Environmentalist David Suzuki and Grand Chief of the Union of B.C. Indian Chiefs Stewart Phillip took to northeastern British Columbia to show support for a group of protestors opposing the development of the Site C dam.
The visit was intended to draw attention to about a dozen protestors camped out for weeks at the Rocky Mountain Fort, the site of a historic fur-trading post, in Peace River Valley.
The $9 billion dam will create an 83-kilometre-long reservoir and flood the area where the protesters are camping. According to a news release from BC Hydro, the project will create thousands of jobs for the province and meet long term energy needs, providing clean and renewable electricity.
But the dam is being protested by Treaty 8 First Nations who are argue project violates their treaty rights and farmers who say the dam would destroy agricultural land.
“It is absolutely unacceptable that BC Hydro is relentlessly clear-cutting forests right now to prepare for the flooding of the Peace River Valley, which will destroy archaeological sites and eradicate prime farmland,” said Phillip in a statement.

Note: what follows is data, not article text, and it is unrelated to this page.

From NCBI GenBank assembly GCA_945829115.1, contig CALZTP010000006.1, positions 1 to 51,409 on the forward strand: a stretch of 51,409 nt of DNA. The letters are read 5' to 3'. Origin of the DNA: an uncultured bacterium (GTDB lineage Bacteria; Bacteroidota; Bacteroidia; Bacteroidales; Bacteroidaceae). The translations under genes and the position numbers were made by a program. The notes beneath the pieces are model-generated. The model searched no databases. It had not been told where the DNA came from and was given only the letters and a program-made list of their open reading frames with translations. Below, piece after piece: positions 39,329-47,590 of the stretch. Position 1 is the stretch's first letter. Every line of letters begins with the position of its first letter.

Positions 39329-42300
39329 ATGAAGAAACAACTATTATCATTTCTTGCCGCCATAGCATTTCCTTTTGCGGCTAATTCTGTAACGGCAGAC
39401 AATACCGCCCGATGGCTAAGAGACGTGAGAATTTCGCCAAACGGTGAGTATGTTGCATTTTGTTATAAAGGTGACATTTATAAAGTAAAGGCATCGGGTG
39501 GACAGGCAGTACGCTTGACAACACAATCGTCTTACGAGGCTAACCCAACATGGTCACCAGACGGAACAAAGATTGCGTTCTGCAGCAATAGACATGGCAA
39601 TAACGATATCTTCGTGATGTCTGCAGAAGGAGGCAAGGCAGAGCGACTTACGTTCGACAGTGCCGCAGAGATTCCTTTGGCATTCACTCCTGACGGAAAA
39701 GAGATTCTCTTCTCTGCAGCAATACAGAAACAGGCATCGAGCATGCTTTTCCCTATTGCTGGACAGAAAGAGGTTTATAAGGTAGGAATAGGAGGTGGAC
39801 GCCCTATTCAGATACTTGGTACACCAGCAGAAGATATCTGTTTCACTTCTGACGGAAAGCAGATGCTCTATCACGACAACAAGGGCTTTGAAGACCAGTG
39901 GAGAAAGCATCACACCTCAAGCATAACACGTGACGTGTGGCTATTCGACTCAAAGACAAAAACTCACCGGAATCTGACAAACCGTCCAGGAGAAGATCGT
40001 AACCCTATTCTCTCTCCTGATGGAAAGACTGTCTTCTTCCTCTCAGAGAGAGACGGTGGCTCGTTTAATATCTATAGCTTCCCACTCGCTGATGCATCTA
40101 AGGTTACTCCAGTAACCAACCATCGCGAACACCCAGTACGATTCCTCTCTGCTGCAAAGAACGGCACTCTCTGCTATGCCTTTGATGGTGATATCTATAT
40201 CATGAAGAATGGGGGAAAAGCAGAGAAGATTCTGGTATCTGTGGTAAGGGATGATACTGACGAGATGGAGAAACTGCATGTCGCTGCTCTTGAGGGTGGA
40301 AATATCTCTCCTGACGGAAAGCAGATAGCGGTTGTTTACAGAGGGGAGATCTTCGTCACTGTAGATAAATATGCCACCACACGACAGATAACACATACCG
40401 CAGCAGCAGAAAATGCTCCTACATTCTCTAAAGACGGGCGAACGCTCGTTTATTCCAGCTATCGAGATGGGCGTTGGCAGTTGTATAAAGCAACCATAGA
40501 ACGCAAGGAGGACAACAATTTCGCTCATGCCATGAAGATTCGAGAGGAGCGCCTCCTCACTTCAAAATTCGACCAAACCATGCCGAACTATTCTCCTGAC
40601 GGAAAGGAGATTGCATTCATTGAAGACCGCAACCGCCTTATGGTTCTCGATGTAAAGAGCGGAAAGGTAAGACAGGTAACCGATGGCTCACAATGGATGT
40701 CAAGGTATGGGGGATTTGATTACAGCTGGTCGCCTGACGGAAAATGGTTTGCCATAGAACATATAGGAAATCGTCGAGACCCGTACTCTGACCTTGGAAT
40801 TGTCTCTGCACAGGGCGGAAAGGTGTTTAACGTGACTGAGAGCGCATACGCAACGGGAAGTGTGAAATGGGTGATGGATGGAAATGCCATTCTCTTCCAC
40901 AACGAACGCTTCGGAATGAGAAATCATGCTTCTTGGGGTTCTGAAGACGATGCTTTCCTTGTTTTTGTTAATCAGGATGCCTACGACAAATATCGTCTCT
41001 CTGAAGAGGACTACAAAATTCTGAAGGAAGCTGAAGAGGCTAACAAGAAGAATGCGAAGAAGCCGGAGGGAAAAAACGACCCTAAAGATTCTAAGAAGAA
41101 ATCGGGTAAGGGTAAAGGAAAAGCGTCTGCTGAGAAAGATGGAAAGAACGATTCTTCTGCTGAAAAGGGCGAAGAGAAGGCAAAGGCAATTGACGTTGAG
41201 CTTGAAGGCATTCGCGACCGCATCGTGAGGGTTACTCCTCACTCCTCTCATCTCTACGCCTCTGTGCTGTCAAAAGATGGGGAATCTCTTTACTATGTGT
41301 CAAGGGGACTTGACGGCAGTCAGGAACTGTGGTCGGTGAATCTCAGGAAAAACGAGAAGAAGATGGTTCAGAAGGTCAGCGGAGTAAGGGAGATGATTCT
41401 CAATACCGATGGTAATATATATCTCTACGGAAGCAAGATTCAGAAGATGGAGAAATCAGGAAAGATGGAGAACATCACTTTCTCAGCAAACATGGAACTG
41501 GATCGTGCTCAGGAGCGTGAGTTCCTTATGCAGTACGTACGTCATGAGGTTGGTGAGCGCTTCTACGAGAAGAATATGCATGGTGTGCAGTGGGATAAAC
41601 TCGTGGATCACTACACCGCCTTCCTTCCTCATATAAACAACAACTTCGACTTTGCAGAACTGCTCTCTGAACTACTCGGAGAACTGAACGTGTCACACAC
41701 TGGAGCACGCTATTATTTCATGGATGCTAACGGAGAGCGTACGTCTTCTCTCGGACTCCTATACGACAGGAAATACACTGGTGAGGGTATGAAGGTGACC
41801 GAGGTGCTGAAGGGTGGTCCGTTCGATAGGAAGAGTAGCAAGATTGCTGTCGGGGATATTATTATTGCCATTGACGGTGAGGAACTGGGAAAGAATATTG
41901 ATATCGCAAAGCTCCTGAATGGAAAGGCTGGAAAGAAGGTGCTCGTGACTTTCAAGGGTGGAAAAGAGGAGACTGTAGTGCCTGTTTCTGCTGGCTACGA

Environmental groups that support the protest say the area provides vital habitats for fish and wildlife. Suzuki said he and other protestors won the battle to stop the very same dam 30 years ago, now they are having it again.
The B.C. government supports the dam that is estimated to provide enough electricity to power 450,000 a home a year.
BC Hydro said the timber has to be cleared by spring for the project to stay on schedule. BC Hydro and Power Authority issued an eviction notice, warning protesters that all contents of the camp, which was setup New Year’s Eve, will be removed and delivered to the RCMP.
No arrests have been made at the protestors’ camp in the Rocky Mountain Fort, but last week protestor blocking trucks on nearby roads were detained.